Poison dose raises alarm in death of Placitas dog

Second in a series. The sudden loss of Big Blue triggered a derailment in the brains of the two young men who loved him. He was special to them and, yes, he ran loose but so did lots of other free-spirited Placitas dogs. It was a time of peace, love […]

Second in a series.

The sudden loss of Big Blue triggered a derailment in the brains of the two young men who loved him. He was special to them and, yes, he ran loose but so did lots of other free-spirited Placitas dogs. It was a time of peace, love and rock ‘n’ roll.

When you hang out with like-minded folks you can forget that others may see things differently. If a neighbor is bothered by your dog showing up at their house you would expect them to say so. The possibility of nefarious behavior toward pets was dismissed out of hand. Surely this was an isolated event.

After the grief sunk in to Big Blue’s people I offered to keep his body until they decided if they wanted to bury it or have it cremated. They called the next day, requesting a necropsy (autopsy, in human medical parlance). They’d talked with their neighbors. The general consensus was a worry that this may not be an one-off event. I conducted the necropsy and submitted stomach contents to the state diagnostic lab.

Big Blue did not die of d-CON poisoning as I had suspected but from a far more deadly anticoagulant called diphacinone. Just as easy to procure, but significantly more potent, this nasty rodent killer is sold under the trademark Tomcat. The bait traps are considered “pet proof” but not if the stuff is made available to roaming dogs by malicious intent.

Diphacinone was lesser known in 1979. It is so dangerous that even Mighty Mouse, consuming just a small amount, would lose his ability to clot. The minor bruising he would sustain from scurrying about and tearing into a sack of peanuts would bleed continually over three to five days. Sluggish from his advancing anemia he would be an easy mark for a natural predator like Big Blue to catch and swallow whole. The minute quantity of diphacinone from this live snack could also have ended this 80-pound dog’s life. But the toxicology report indicated that a much larger amount had been ingested.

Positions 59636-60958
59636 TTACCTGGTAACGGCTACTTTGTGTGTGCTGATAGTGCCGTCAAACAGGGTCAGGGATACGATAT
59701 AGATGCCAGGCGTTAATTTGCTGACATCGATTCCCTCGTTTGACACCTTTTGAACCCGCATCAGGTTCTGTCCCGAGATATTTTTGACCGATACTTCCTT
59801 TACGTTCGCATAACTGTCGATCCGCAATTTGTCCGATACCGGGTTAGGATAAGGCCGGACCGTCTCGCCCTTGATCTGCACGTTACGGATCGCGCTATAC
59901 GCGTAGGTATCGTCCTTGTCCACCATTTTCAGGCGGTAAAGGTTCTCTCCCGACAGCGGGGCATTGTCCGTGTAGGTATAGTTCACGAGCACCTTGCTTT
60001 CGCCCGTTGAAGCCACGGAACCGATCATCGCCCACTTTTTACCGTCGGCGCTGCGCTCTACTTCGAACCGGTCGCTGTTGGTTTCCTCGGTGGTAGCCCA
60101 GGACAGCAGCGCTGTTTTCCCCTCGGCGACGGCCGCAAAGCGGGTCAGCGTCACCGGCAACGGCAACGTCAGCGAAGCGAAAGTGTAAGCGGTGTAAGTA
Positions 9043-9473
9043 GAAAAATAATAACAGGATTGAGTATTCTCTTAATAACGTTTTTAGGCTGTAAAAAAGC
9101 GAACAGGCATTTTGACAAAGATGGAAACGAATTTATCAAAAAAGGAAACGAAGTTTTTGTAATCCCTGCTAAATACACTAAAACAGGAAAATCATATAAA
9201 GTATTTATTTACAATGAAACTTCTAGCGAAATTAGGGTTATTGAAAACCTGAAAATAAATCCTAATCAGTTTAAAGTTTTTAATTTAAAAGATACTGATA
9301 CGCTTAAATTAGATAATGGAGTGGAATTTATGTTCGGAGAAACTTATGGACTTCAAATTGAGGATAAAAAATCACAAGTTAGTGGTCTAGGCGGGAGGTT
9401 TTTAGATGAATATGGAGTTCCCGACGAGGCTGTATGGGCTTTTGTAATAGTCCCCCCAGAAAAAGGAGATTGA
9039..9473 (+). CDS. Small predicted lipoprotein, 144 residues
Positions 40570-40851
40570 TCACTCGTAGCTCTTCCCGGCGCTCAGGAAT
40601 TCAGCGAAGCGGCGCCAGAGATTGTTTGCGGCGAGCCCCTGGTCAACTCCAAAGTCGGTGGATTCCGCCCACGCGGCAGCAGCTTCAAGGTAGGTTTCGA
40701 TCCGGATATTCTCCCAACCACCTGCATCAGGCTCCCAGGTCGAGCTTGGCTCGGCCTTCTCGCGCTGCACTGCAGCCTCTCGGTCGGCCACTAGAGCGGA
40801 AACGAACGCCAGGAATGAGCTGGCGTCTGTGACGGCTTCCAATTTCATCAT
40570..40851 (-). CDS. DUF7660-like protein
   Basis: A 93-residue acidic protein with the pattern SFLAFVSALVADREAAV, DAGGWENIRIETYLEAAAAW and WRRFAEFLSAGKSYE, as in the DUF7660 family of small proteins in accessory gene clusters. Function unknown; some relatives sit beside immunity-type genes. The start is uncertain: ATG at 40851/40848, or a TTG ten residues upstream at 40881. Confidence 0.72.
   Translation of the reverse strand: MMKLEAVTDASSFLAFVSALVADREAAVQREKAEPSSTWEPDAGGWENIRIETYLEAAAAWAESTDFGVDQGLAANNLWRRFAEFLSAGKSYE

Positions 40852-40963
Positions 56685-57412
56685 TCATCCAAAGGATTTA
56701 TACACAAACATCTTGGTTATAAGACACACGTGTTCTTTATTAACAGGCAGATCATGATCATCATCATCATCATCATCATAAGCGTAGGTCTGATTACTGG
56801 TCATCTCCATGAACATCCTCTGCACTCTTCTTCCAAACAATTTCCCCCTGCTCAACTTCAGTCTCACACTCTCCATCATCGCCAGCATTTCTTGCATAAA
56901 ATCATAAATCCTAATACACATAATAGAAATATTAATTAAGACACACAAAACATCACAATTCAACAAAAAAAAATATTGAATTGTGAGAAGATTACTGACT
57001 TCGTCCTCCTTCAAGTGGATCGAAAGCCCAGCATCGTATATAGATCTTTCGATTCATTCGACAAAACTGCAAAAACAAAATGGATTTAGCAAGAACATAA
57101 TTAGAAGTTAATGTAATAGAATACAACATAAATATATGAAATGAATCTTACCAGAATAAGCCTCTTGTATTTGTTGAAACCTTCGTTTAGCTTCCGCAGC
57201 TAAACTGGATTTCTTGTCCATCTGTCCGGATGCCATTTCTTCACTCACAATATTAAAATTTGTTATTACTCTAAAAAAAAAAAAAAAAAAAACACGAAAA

Next week: No accident.

⋄ For help with behavior problems, you can sign-up for a Zoom Group Conference on my website, drjeffnichol.com.


Dr. Jeff Nichol is a residency-trained veterinary behaviorist. He provides consultations in person and in groups by Zoom (505-792-5131). Each week he shares a blog and a video to help bring out the best in pets and their people. Sign up at no charge at drjeffnichol.com. Post pet questions on facebook.com/drjeffnichol or by mail to 4000 Montgomery NE, Albuquerque, NM, 87109.

Tragic loss of dog Big Blue raises an array of questions

Rodent poisoning with an anticoagulant such as d-CON topped the list of suspects…

 

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